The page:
The overall theme at the annual NATPE (National Association of Television Program Executives) Miami Marketplace and Conference was how to balance traditional linear platforms with the rising digital streamers.
"Broadcast television is not about to end anytime soon," noted Armando Nuñez, president and CEO for the CBS Global Distribution Group and Chief Content Licensing Officer for the CBS Corporation at an international-themed session called "What the World is Buying."
He said: "Like any linear platform, cable included, there are growing challenges in this era of OTT. But we certainly recognize the relevance – and the opportunity – in the digital world. And the challenge for us, and for everyone, is to figure out how to monetize it."
"We must be aggressive in our programming acquisitions," Nuñez added. "And we must continue to build our digital extensions."
Nuñez cited the decision to offer "Star Trek: Discovery" as a streaming option on CBS All Access, which is now in season two and will launch a spin-off, still untitled, based on Michelle Yeoh’s character Phillippa Georgiou.
"With so much original content, on so many platforms our business continues to evolve," he said. "And there should be room for everyone to capitalize on it. For us, ‘Star Trek: Discovery’ was a win because it brought a slew of new subscribers to our digital extension and we did so without having to dilute our linear model."
In this era of "Peak TV," there is more original content across all platforms, both linear and digital, to consume. Just in 2018 alone, over 500 original scripted series -- a new record -- were vying for eyeballs, and that number shows no signs of decreasing anytime soon. That said it should come as no surprise, perhaps, that there is a sudden surge in new original first-run product. But there is more to that assumption, according to leading syndication executives at a NATPE panel titled, "Syndication State of the Union: From Famine to Feast to the Future."
So, why exactly is there a sudden rise in new shows in contention in syndication?
"There is still a real marketplace and, at the end of the day, we are still bullish on the linear model in syndication," noted Mort Marcus, co-president of distributor Debmar-Mercury (which, among other shows, is home to "The Wendy Williams Show" and game show "Family Feud").
Marcus referred to the estimated 94% of the target audience in daytime – women 25-54 and 50+ -- as a real "boon" for syndication.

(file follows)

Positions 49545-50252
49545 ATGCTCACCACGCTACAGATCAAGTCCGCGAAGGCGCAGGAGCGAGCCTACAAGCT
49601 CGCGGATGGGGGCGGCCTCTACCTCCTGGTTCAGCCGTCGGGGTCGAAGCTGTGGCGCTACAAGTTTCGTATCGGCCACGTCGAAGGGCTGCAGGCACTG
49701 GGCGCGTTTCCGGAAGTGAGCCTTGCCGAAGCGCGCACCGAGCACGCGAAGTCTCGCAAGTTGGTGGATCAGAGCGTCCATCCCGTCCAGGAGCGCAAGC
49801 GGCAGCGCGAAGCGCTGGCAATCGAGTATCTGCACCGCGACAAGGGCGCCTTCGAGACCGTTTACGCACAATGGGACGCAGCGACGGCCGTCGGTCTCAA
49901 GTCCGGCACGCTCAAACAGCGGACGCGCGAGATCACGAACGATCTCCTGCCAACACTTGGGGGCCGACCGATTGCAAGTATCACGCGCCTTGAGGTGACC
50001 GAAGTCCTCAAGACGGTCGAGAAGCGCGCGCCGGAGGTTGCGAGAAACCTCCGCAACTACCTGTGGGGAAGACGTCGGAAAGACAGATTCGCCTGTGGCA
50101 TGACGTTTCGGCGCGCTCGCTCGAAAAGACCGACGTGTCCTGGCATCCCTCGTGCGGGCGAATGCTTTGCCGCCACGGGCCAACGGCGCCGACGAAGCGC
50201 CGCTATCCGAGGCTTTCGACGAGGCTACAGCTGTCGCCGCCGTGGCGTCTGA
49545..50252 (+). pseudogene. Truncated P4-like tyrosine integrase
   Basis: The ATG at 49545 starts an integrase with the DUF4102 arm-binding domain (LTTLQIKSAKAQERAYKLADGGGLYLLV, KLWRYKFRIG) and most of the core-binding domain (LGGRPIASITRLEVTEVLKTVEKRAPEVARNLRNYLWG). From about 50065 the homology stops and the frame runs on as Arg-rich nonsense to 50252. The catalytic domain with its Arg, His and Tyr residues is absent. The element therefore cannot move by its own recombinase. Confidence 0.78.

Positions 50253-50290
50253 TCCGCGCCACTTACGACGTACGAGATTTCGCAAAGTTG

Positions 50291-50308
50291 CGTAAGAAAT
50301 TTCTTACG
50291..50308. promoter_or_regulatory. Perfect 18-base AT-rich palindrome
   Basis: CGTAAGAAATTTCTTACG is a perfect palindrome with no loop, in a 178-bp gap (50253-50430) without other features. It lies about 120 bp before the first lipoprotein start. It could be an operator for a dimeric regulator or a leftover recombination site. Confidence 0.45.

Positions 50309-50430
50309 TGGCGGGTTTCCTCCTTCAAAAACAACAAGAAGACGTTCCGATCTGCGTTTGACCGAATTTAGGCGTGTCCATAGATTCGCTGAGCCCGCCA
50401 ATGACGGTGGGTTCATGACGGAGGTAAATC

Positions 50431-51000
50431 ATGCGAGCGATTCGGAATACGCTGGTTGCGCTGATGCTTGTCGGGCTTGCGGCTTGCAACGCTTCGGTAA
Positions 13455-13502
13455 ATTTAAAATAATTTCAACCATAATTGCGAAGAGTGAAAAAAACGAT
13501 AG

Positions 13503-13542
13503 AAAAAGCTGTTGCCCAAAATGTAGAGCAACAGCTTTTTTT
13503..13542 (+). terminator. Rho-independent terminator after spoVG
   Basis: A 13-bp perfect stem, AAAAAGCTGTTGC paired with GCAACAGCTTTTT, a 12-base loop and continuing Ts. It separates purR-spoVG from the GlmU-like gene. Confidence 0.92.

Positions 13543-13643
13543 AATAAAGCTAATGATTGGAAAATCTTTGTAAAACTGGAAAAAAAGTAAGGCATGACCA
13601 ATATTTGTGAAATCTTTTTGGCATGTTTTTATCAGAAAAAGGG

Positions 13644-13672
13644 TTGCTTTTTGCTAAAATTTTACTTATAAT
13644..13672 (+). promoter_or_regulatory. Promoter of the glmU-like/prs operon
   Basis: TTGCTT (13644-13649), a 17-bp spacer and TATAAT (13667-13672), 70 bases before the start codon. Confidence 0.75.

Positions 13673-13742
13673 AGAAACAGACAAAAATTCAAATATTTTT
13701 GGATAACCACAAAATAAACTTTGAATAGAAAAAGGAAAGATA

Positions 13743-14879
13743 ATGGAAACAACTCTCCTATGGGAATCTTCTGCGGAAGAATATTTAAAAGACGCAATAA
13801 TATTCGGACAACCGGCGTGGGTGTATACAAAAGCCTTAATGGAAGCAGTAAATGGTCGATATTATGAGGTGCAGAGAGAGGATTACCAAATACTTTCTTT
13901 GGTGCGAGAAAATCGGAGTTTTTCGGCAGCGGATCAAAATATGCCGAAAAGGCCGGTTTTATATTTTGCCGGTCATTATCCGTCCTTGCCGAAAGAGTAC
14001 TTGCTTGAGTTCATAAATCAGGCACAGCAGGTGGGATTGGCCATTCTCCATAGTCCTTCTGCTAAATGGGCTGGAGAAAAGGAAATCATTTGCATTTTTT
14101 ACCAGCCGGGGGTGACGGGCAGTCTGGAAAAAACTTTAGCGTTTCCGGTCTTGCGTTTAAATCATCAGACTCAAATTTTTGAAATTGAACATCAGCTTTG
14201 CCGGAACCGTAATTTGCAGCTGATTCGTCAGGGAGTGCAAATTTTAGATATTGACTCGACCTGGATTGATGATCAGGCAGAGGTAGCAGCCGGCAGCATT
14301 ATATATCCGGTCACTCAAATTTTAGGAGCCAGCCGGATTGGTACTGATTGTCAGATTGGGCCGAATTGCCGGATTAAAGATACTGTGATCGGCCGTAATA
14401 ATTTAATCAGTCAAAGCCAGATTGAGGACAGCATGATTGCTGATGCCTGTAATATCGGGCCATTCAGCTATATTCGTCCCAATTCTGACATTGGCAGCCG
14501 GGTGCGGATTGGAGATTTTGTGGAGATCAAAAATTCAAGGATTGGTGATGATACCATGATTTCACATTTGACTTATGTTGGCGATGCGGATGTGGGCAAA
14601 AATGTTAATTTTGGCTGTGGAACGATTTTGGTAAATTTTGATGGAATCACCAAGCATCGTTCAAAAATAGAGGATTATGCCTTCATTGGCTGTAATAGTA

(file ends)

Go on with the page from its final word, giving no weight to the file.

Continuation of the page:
"There is more appetite for live programming to counteract everything else that is going on," he said. "There is far less off-net programming coming into the marketplace, like sitcoms and everything else. And many of the shows that have been on a long time could be nearing the end. All that translates into what we feel is an increased appetite for new live programming."
Ellen Degeneres, for example, said in a recent interview with the New York Times that she hesitated to extend her contract into the summer of 2020 because she feels "boxed in by her reputation for kindness." If she does indeed call it quits, that will open the floodgates for open time periods in daytime in 2020-21.
"We are fortunate that our company is willing and ready to invest in syndication and take big swings," said Tracie Wilson, EVP of creative affairs at NBCUniversal Domestic Television Distribution. "We saw an opportunity on the NBC O&Os and Kelly Clarkson was just the perfect fit for that bucket. And ‘Judge Jerry’ (presided over by Jerry Springer) was sort of a natural fit. The time was right and Jerry Springer was ending production on his talk show."
"If you don’t take chances, or at least try, you just don’t make inroads," added Wilson.
Upcoming talker "The Kelly Clarkson Show" from NBCUniversal has now been sold in more than 80% of the country. Tamron Hall’s new talk show from Disney-ABC has been cleared in approximately 70% of the country. And new game show "25 Words or Less" from Twentieth Television, hosted by Meredith Vieria, is now at 75% of the country.
Endemol Shine North America, meanwhile, has announced it is teaming up with Michael Strahan’s SMAC Entertainment to develop a U.S. version of the game show "The Money Drop." The series, which features a pair of contestants that are given their prize at the start of the show –real cash -- has aired as a daily show in France, Uruguay and in Central and Eastern Europe (and multiple versions have aired weekly in Asia and Germany).
In off-network, A+E Networks and Trifecta Entertainment & Media have announced the broadcast syndication renewal of History staple "Pawn Stars." A total of 100 additional episodes will be featured.
In other news from NATPE, AMC’s "The Walking Dead" was named the most in-demand TV show in the world for 2018 and "Stranger Things" was the most in-demand digital original series at the inaugural Global TV Demand Awards, according to global metric firm Parrot Analytics. The winners were determined using Parrot Analytics’ global audience demand system, which measures how much a TV series is wanted in 100-plus markets around the world, across all platforms. The company captures over one billion new data points each day across the consumer activity spectrum, including video consumption (streaming and downloads), social media engagement (hashtags, liking, sharing) and research actions (reading about shows, writing about shows, etc.).